Microsoft has published the Windows 8 Release Preview Product Guide for Business, the guide describes how Windows 8 changes the work environments and how Windows is reimagined to support people’s unique working styles.
Windows 8 provides enterprise-class security capabilities that keep clients more secure from power-on to power-off.
Windows 8 provides the following enhanced security features:
Trusted boot process
With UEFI 2.3.1 equipped devices, the UEFI Secure Boot feature helps to ensure that malware is not able to start before Windows 8. The Windows 8 Trusted boot feature protects the integrity of the remainder of the boot process, including the kernel, system files, boot critical drivers, and even the antimalware software itself. The system’s antimalware software is the first 3rd party application or driver to start. Moving antimalware into the Trusted Boot process prevents it from being tampered with. In the event that malware is able to successfully tamper with the boot process Windows can automatically detect and repair the system.
Measured boot process
On Trusted Platform Module (TPM)-based systems, Windows 8 can perform a comprehensive chain of measurements during the boot process that can be used to further validate the boot process beyond Trusted Boot. Measured boot process enables all aspects of the boot process to be measured, signed, and stored in a Trusted Platform Module (TPM) chip. This information can be evaluated by a remote service to further validate a computer’s integrity before granting it access to resources. This process is called Remote Attestation.
BitLocker Drive Encryption
BitLocker now supports encrypted drives, which are hard drives that come pre-encrypted from the manufacturer. BitLocker offloads the cryptographic operations to hardware, increasing overall encryption performance and decreasing CPU and power consumption. On devices without hardware encryption, BitLocker allows you to choose to encrypt the used space on a disk instead of the entire disk. As free space is used, it will be encrypted. This results in a faster, less disruptive encryption of a hard drive. In addition, the user experience is improved by allowing a standard user, one without administrative privileges, to reset the BitLocker PIN.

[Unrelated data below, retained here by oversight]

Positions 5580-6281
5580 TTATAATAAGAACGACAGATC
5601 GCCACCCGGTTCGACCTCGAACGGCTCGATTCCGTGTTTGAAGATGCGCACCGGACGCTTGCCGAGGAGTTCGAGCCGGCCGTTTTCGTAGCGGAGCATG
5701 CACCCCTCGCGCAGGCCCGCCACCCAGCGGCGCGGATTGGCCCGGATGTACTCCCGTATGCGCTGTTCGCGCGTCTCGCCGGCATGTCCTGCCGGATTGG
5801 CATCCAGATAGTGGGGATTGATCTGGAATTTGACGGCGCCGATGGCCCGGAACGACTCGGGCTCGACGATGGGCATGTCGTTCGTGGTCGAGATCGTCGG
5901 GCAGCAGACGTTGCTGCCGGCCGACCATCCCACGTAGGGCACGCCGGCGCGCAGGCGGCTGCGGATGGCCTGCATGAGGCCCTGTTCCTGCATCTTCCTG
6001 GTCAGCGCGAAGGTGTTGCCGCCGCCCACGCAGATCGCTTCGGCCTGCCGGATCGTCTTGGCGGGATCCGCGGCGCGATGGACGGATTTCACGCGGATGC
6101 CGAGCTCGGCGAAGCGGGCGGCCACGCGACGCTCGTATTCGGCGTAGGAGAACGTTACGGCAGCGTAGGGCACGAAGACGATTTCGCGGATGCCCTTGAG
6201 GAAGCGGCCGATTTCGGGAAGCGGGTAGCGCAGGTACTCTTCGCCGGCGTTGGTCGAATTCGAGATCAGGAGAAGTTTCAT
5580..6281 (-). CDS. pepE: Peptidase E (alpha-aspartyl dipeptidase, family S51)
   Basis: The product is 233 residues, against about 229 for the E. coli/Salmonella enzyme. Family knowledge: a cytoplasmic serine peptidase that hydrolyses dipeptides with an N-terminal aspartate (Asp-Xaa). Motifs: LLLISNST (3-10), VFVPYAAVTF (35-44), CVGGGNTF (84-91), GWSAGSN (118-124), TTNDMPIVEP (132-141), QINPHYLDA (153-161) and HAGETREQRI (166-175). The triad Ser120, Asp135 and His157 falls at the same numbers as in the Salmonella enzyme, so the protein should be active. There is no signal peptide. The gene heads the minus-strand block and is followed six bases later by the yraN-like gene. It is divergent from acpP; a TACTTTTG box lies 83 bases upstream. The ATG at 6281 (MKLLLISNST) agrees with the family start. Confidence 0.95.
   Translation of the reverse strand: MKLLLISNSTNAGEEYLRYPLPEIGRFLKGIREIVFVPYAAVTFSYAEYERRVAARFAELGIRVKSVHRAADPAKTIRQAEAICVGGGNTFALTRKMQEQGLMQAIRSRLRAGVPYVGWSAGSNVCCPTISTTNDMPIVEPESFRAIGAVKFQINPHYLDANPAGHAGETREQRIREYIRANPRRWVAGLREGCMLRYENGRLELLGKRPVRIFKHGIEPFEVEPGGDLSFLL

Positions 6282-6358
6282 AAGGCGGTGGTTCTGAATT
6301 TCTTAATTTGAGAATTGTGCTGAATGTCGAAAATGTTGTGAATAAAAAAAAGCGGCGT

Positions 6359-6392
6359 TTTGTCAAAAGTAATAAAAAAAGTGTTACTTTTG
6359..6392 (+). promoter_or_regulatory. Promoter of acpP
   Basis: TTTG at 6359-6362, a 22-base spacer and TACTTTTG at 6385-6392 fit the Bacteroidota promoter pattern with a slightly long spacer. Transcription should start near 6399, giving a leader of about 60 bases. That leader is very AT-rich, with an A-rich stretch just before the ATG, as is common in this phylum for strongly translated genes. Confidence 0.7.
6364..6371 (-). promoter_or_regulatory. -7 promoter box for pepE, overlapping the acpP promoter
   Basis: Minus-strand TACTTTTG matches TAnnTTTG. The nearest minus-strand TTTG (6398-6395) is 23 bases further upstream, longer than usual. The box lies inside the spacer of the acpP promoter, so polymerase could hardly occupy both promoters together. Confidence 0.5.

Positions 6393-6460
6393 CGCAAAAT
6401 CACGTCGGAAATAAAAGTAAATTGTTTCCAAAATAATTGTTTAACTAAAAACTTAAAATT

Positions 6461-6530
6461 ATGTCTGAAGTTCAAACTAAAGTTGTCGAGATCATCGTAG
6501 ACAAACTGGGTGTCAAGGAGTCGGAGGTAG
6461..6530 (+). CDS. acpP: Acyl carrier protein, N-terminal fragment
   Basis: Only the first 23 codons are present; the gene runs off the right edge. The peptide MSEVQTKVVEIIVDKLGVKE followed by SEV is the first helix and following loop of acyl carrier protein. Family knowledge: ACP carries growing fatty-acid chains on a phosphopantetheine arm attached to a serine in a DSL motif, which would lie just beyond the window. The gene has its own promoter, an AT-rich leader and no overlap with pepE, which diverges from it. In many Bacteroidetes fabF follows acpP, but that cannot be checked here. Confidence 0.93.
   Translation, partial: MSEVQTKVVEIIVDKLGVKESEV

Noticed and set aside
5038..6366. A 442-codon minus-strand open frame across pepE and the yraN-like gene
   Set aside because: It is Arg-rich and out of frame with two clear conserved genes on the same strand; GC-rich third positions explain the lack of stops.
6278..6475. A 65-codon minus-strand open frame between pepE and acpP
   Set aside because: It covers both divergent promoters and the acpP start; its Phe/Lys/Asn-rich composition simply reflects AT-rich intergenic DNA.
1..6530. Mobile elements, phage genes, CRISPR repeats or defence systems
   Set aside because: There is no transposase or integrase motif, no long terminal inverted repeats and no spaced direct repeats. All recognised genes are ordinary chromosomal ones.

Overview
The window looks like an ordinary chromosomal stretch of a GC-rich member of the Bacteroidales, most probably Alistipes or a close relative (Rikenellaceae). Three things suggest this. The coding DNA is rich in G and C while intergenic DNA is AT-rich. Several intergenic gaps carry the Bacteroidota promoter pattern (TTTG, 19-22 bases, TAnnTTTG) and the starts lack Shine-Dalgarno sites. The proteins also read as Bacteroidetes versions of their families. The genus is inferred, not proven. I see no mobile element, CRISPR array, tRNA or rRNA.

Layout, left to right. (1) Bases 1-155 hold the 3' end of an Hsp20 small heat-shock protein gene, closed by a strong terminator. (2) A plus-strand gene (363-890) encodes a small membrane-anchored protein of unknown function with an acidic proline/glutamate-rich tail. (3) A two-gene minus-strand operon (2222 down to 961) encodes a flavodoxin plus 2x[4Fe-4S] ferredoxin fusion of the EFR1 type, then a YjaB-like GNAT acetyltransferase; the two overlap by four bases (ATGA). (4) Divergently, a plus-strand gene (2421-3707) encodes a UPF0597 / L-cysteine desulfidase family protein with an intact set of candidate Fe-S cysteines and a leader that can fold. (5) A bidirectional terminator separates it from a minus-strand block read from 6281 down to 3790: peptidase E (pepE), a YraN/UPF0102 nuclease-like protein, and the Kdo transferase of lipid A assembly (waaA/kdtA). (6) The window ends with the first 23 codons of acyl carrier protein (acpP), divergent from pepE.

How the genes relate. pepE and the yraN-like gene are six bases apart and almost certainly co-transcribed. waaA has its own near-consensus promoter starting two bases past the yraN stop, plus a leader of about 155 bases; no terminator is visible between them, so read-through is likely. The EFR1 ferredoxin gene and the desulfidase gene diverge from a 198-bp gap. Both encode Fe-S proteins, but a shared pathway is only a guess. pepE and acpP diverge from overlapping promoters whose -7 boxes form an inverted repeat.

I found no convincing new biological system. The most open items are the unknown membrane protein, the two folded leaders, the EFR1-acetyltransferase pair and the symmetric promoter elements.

AppLocker enables IT administrators to create security policies through Group Policy to prevent potentially harmful or other non-approved apps from running. With AppLocker, IT administrators can set rules based on a number of properties, including the signature of the application’s package or the app’s package installer and can more effectively control apps with less management.
Windows SmartScreen app reputation service
Windows SmartScreen app reputation is a safety feature in Windows 8. This service provides application reputation-based technologies to help protect users from malicious software that they may encounter on the Internet. This technology checks reputation on any new application, helping to keep users safe no matter what browser they use Windows 8. This helps to prevent malware and other viruses from infiltrating your organization. The Windows SmartScreen app reputation feature works with Internet Explorer’s SmartScreen feature, which also protects users from websites seeking to acquire personal information such as user names, passwords, and billing data.
Claim-based access control
With Windows 8, IT administrators can dynamically allow users access to the data they need based on the user’s role in the company. Unlike previous statically-controlled security groups, Claim-based access control allows IT admins to dynamically control access to corporate resources based on the user and device properties that are stored in Active Directory. For example, a policy can be created that enables individuals in the finance group to have access to specific budget and forecast data, and the human resources group to have access to personnel files.